Update time：2021-07-14 19:00Tag: mymetro
A MULTIMILLION-ringgit project that was once expected to give Kuala Lumpur an additional boom is in a gloomy state due to the Covid-19 pandemic.
TREC KL, once the capital city’s major venue for parties and events, is now a mere collection of empty clubs, restaurants, cafes and shops that have been boarded up and sitting quiet.
Overgrown weeds, dying plants and dead leaves scattered around the area are tell-tale signs of how things have come to be at the once-popular entertainment hub located in Jalan Tun Razak.
TREC, which stands for “Taste, Relish, Experience and Celebrate”, has been wasting away since the country was plunged into a series of movement restrictions from March last year.
Before the pandemic, it had been listed by Tourism, Arts and Culture Ministry (Motac) as an entry-point project under the Tourism National Key Economic Areas that aimed to attract a minimum of 1,000 tourists per day.
It was touted to become a one-stop integrated entertainment destination similar to Hong Kong’s Lan Kwai Fong, Shanghai’s Xin Tian Di and Singapore’s Clarke Quay.
But after being repeatedly hit under the movement control order due to the Covid-19 pandemic, the entertainment sector –- particularly the nightclubs and bars in the city –- have been struggling to sustain themselves.
During the first MCO in March last year, entertainment outlets like nightclubs and pubs were part of the 11 businesses that were not allowed to operate.
With the exception of restaurants, pubs and nightclubs with licence from Kuala Lumpur City Hall (DBKL) to serve food and liquor licence from the Customs Department, outlets without
these permits have had to remain closed.
At TREC KL, entertainment accounts for 70% of business while the remaining 30% is in food and beverage.
TREC Holdings Sdn Bhd general manager Kelvin Lam said it had been an unending struggle since last year.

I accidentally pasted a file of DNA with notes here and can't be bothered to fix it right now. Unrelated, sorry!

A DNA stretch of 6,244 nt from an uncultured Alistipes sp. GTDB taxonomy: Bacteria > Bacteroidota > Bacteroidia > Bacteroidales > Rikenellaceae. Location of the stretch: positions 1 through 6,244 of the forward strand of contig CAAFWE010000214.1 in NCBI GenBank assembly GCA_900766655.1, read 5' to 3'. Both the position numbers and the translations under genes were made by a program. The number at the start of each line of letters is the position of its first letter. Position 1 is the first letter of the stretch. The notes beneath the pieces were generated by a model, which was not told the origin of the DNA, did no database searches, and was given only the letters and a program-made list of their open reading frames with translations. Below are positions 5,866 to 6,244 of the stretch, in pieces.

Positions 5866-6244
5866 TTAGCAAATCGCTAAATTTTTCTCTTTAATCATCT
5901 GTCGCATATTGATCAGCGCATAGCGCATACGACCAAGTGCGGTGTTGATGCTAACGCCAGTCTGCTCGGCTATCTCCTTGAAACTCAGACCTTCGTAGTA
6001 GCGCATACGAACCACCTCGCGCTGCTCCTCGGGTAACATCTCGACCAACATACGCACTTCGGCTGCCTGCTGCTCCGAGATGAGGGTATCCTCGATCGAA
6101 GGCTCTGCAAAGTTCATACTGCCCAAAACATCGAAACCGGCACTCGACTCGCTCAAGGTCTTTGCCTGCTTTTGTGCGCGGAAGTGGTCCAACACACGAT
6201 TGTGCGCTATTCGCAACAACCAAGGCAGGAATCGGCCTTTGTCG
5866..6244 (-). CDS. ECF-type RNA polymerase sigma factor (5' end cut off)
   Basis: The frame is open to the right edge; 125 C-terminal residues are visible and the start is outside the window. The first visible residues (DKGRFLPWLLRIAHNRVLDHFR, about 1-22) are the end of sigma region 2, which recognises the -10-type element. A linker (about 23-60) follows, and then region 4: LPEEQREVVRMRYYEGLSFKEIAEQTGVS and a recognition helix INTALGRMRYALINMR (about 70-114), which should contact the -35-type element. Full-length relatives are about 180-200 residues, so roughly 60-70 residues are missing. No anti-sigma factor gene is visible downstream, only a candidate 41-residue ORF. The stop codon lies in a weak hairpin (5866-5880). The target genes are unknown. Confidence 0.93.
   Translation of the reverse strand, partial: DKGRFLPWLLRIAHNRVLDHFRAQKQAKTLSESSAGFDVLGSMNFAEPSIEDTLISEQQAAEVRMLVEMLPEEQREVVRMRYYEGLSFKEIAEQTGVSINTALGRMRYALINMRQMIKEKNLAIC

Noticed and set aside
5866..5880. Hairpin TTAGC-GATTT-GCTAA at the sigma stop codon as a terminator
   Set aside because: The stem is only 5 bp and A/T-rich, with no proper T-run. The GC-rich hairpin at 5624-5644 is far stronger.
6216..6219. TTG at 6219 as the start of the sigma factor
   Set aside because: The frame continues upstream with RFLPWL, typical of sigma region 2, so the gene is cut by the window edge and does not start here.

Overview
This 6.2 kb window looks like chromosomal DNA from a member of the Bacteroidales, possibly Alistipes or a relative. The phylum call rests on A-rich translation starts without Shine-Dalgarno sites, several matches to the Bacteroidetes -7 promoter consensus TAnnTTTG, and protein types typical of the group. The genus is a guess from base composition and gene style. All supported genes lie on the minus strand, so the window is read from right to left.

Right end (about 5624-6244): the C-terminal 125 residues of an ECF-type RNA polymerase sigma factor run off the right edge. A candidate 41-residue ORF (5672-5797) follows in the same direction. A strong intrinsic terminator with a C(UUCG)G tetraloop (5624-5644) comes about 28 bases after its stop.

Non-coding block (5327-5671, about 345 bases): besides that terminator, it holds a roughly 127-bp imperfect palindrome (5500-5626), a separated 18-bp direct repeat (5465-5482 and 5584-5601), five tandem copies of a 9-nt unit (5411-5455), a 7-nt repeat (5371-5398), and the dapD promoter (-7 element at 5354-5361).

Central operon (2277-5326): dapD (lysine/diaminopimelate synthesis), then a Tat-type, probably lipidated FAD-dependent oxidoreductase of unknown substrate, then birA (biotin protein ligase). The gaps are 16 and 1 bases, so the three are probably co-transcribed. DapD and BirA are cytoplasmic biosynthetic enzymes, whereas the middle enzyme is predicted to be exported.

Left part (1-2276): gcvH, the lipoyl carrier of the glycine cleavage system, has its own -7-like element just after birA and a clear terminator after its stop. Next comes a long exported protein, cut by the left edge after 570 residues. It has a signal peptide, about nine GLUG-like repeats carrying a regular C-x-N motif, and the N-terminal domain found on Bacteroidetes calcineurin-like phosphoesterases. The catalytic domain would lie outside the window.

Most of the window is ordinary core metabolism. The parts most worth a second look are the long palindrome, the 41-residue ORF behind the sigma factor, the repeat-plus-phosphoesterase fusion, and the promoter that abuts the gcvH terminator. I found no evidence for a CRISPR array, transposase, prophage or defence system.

“Around 50% of our tenants, whose tenancy is about to expire or have expired, say they will no longer renew the tenancy and are looking to sell their business,” he noted.
TREC is managed by a single landlord and is operating on land leased from the Royal Selangor Golf Club.
“The tenants (entertainment outlets) don’t want to stay.
“And despite us offering them free rent and free service charge, they simply cannot afford to keep running without any profit,” said Lam.
Even the food-and-beverage outlets, he said, were struggling and that there had been zero takeaway orders during this lockdown.
“No one comes all the way out here just for takeaways,” he said, disclosing that the restaurants saw footfall drop by 70% last year. Factors like limited operating hours, constant checks for SOP compliance by the authorities, confusion over businesses regarded as essential services and the process of getting the International Trade and Industry Ministry’s (Miti) approval caused some to close shop, he noted.
“We are concerned that the remaining tenants may not stay if they are not allowed to operate soon.
“They won’t be able to survive as there are loans to service, besides suppliers and workers to pay.
“Some are already looking for buyers to sell off their business,’’ Lam said, adding that the other 50% were waiting for the third quarter to make a final decision.
In fact, several outlets have never had the chance to operate despite spending millions of ringgit on
renovation before the MCO was implemented.
TREC KL contributes about RM4mil to RM4.5mil in assessment taxes, building charges and licence fees to DBKL every year.
Tenants also pay licence fees for premises, liquor and entertainment as well as for events.History of hub